By Barbara Kessler
Green Right Now

Its creators call it an Organic Transit Vehicle (OTV), a “new class of velomobile” that’s positioned somewhere between a bike and a mini-car.

The game-changing aspect of this newfangled vehicle, one model of which is called the ELF, is that its carbon footprint is near zero.


The ELF, a solar-powered, cargo-carrying, zero-emissions vehicle or OTV.

The ELF relies on pedal power, like any other three-wheeled bike, but gets a power-assist from an electric motor powered by a lithium battery which is replenished by a 60watt solar panel. The solar panel spans the ELF’s car-like cover, which also serves to shield the driver/rider from the elements and make the vehicle more visible on the road.  This solution creates a virtual zero-carbon vehicle, which uses only a teeny bit of grid power when the user needs to plug the battery into an outlet for a quicker charge.

Compared with a mini-car or even an electric scooter, the ELF has a tiny carbon footprint. Its impact is mainly embodied in its manufacture, and even that has been handled as sustainably as possible by Organic Transit, which conceived the vehicle and plans to manufacture it in Durham, NC. The OT team built a prototype built using local talent, tools and supplies. So we can, in the spirit of the season, say that this should be one Green ELF. Heh.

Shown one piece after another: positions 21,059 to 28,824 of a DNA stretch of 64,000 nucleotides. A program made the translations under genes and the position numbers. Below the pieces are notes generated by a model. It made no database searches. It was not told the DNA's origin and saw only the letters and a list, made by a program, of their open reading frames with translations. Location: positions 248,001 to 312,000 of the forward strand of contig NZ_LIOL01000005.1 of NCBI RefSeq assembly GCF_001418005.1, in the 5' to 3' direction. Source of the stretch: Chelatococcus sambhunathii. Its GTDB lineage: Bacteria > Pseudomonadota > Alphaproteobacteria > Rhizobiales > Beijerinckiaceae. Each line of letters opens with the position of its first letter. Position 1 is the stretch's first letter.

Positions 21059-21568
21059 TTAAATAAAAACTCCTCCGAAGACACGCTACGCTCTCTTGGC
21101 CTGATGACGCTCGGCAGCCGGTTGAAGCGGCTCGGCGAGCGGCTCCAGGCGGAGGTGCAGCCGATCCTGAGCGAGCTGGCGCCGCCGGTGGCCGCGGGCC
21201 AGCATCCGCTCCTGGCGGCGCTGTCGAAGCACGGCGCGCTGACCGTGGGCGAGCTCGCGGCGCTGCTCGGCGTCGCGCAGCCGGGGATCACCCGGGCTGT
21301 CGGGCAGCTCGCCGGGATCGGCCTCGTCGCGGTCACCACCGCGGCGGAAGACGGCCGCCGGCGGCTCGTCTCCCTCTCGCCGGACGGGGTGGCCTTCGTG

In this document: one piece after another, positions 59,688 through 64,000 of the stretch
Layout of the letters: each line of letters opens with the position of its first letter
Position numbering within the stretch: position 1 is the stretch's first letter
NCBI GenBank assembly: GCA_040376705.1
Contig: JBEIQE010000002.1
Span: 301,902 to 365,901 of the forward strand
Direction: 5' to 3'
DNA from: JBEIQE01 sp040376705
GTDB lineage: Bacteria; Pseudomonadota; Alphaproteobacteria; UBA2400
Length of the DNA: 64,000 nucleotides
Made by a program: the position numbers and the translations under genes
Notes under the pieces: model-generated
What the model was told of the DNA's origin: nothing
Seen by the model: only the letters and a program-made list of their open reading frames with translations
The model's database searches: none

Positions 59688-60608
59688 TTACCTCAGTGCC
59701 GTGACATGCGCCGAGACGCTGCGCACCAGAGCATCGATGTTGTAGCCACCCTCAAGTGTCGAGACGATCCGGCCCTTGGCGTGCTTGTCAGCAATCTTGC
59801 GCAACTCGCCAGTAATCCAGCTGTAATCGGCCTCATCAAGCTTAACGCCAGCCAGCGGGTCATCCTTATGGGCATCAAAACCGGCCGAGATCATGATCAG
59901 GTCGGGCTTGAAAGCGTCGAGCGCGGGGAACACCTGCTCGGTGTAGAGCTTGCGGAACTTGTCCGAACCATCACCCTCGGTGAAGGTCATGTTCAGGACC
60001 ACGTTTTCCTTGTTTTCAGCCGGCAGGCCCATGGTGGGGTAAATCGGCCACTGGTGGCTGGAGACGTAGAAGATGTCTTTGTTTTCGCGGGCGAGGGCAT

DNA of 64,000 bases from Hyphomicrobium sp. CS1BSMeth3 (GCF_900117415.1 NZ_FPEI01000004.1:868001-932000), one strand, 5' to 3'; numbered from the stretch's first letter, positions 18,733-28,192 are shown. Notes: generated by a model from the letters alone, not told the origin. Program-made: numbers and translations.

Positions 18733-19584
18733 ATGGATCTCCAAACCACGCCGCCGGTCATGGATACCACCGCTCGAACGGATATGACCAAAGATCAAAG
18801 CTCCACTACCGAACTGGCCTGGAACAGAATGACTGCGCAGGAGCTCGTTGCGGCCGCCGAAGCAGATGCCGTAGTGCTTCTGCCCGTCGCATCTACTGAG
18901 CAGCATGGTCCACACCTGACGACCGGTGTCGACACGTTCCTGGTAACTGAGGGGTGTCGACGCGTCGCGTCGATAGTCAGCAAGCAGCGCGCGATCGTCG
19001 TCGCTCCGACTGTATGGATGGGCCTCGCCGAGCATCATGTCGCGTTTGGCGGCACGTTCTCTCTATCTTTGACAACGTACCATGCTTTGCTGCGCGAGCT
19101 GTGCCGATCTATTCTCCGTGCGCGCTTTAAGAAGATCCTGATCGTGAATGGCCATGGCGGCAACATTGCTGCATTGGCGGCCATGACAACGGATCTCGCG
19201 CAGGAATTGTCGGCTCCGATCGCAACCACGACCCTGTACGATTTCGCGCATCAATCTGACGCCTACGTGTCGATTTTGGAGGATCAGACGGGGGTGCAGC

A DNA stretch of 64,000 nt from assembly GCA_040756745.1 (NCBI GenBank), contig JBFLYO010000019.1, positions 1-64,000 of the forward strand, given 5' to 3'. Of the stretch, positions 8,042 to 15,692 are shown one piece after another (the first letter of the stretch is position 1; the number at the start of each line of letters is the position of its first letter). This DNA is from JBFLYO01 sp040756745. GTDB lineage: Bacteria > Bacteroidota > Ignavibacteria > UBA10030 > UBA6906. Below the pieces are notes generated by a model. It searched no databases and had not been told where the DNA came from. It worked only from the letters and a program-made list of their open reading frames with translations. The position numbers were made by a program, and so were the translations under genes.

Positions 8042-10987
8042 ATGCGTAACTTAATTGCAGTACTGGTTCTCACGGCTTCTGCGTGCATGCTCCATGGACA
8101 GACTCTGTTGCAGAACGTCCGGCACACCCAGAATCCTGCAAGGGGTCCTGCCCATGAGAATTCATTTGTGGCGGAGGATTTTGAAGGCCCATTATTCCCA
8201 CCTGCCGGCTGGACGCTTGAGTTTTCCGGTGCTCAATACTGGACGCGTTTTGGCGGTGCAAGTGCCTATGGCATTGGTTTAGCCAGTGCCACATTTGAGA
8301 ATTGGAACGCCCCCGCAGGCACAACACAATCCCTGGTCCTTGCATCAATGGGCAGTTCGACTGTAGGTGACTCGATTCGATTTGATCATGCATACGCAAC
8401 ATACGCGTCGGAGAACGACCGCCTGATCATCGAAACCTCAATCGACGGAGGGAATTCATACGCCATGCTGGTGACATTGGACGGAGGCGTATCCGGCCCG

Now, you can’t cruise down I-90 in the ELF (safely or legally) with the top speed being 20 mph, but you could take an ELF to the bank, the library, to school or the grocery via wide sidewalks, bike lanes or bike trails. You could ride it to work if your city/town provided the right infrastructure. This could substantially reduce those millions of short daily car trips that keep cities congested and polluted. It might even be especially useful in suburbs where residences and commerce are a bit too far apart for easy pedestrian travel. The cargo capacity is projected to be 300 pounds.

We’re thinking, dang Santa, this is a bike-mobile that could catch on. The genius is this: How many times have you thought you should and could walk somewhere or ride your bike, but you worried you might run out of juice on the return trip, or have an awkward cargo situation, causing you to abandon the bike or walking plan? The ELF covers a person for these scenarios, providing a little assist on hills, a little protection from the rain, a rear cargo compartment that can hold eight grocery bags, the potential for daily exercise, visibility in traffic and places to stash your stuff. A side seat is being planned for second gen ELFs, and that means even silly dogs could ride along.
Just as important, the ELF is no Christmas fantasy. It’s been off the drawing board for some time, and Organic Transit built a full prototype that’s been road tested (see the video).  Now the company is collecting backers large and small on Kickstarter to finance putting 100 of the vehicles into production starting in early 2013.

The team has already exceeded its goal of $100,000 (at $118,894 today) on Kickstarter. But will continue collecting through Jan. 13, 2013, the declared funding end point for this first round of capital. In Kickstarter style, all donors, even those who give just $1, will be recognized. Those giving $25 get an Organic Transit t-shirt and those giving $4,000 will get…one of the first 100 ELFs!  (Shipping not included).

See more specs on the ELF and it’s cousin the TruckIt at the company website.

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